Rumblings abound that Amazon, whose interest in healthcare is no secret, is soon going to announce an Echo voice device that will be HIPAA compliant. It’s a race given that Amazon, Google and Microsoft all have voice-activated smart speakers and all are apparently working to make the devices and the associated software architecture comply with that complex bit of regulation involving a patient’s health information.
“Everyone’s kind of chomping at the bit,” said Heidi Culbertson, CEO of Ask Marvee, a voice startup, of the availability of HIPAA-compliant devices. “I have also heard of the rumor but don’t know enough about it.”
HIPAA of course is the regulation that governs how personal health information (PHI) is stored and transmitted to make sure that no one who isn’t authorized can access that information. The process needs to ensure end-to-end encryption among other requirements.
Amazon’s voice devices are powered by Alexa, the virtual assistant, and there are several companies that have built HIPAA and non-HIPAA compliant apps (or Alexa skills) on top of Amazon’s voice platform. Ask Marvee is one of them – it builds apps that don’t require HIPAA compliance. The other is Boston-based Orbita, which has built an enterprise-level HIPAA compliant voice platform to support scalable deployments across omnichannel environments.
“It’s inevitable,” said Bill Rogers, CEO of Orbita, of the ultimate launch of a HIPAA-compliant Echo or other, competing voice-activated device. He declined to comment further saying he is not privy to Amazon’s launch schedule.
Missy Krasner, whose title is simply Special Projects, Amazon, did not respond to an email request for comment.
HIPAA compliance is not for the faint of heart. Culbertson noted that simply because the Echo or other device becomes HIPAA compliant doesn’t mean the entire environment is.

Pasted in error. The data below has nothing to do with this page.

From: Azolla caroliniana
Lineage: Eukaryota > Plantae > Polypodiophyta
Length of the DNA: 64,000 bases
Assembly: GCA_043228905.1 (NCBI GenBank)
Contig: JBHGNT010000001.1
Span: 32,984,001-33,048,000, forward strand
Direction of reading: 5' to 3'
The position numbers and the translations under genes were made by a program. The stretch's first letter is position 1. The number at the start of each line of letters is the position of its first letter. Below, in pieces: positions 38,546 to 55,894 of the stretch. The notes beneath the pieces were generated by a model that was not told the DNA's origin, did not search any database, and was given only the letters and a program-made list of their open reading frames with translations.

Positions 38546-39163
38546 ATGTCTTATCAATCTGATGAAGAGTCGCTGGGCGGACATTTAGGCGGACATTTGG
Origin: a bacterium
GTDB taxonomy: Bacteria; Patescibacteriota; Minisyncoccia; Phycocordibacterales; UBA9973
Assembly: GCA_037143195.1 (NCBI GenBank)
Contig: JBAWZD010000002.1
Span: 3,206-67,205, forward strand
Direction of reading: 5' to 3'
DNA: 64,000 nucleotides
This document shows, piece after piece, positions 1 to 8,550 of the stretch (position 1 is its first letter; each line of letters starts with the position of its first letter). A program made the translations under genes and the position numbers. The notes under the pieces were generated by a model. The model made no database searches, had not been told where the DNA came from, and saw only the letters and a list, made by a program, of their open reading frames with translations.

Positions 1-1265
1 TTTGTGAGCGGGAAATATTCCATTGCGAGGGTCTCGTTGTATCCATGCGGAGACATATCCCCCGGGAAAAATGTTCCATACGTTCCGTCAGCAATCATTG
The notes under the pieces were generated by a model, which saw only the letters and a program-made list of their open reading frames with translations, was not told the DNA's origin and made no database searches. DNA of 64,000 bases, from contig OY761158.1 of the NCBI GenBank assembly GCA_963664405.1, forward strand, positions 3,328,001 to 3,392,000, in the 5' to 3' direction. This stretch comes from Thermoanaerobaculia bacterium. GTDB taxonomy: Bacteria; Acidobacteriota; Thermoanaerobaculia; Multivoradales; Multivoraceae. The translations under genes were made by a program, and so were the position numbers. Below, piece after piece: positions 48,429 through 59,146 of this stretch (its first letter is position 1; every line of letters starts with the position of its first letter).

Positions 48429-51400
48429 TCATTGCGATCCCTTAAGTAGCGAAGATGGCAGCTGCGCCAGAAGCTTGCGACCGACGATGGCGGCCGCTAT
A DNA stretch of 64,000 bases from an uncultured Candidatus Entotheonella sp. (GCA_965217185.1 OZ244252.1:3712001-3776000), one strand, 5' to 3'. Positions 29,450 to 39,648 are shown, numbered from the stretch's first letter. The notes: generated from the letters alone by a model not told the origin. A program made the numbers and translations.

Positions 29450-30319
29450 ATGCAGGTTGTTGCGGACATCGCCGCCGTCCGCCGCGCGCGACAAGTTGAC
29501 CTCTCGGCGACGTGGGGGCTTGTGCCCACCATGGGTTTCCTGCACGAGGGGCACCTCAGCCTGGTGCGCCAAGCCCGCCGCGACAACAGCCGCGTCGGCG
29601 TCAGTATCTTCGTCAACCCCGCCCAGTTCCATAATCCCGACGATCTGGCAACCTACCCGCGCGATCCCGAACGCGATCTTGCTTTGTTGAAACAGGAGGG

“There’s some different things you can do to collect personal health information and possibly transmit it in a multi-channel way where a user might speak something and it’s stored differently on a device and transmitted differently, but as soon as any of that touches transmitting into Alexa – the cloud itself – you are crossing a line,” said Culbertson, who founded Ask Marvee to use voice to focus on wellness and social isolation. She noted that the Google Cloud is not HIPAA compliant.
But Rogers says Amazon currently supports many services that are HIPAA-compliant including Amazon’s EC2 (Elastic Computing Cloud.)
“The piece that is not HIPAA-compliant today, in Alexa as the engine, is that a piece of analog data is coming to Alexa which has your audio voice. What Amazon needs to do is certify that, so that the analog data that’s collected and stored on the platform is stored in a way that follows all the HIPAA compliance rules,” Rogers explained.
In other words, when Amazon announces the launch of HIPAA-compliant device, this last piece will also comply with that regulation.
Still, he thinks that is only a minor part of the problem for those companies building HIPAA compliant environments. Everything else touching Alexa or the competing virtual assistant powering the device, will also need to be similarly certified. Without that, you stand to run afoul of that regulation.
“The other 90 percent of the problem is when Alexa is HIPAA compliant whoever is going to interact with it has to be HIPAA compliant,” he said. “Even if you are using an EC2 server and you are writing code, that doesn’t make it HIPAA compliant.”
EC2is one of the services provided by Amazon Web Services. A journal on HIPAA probably captured it best when it articulated the following:
Amazon supports HIPAA compliance, and AWS (Amazon Web Services) can be used in a HIPAA compliant way, but no software or cloud service can ever be truly HIPAA compliant. As with all cloud services, AWS HIPAA compliance is not about the platform, but rather how it is used.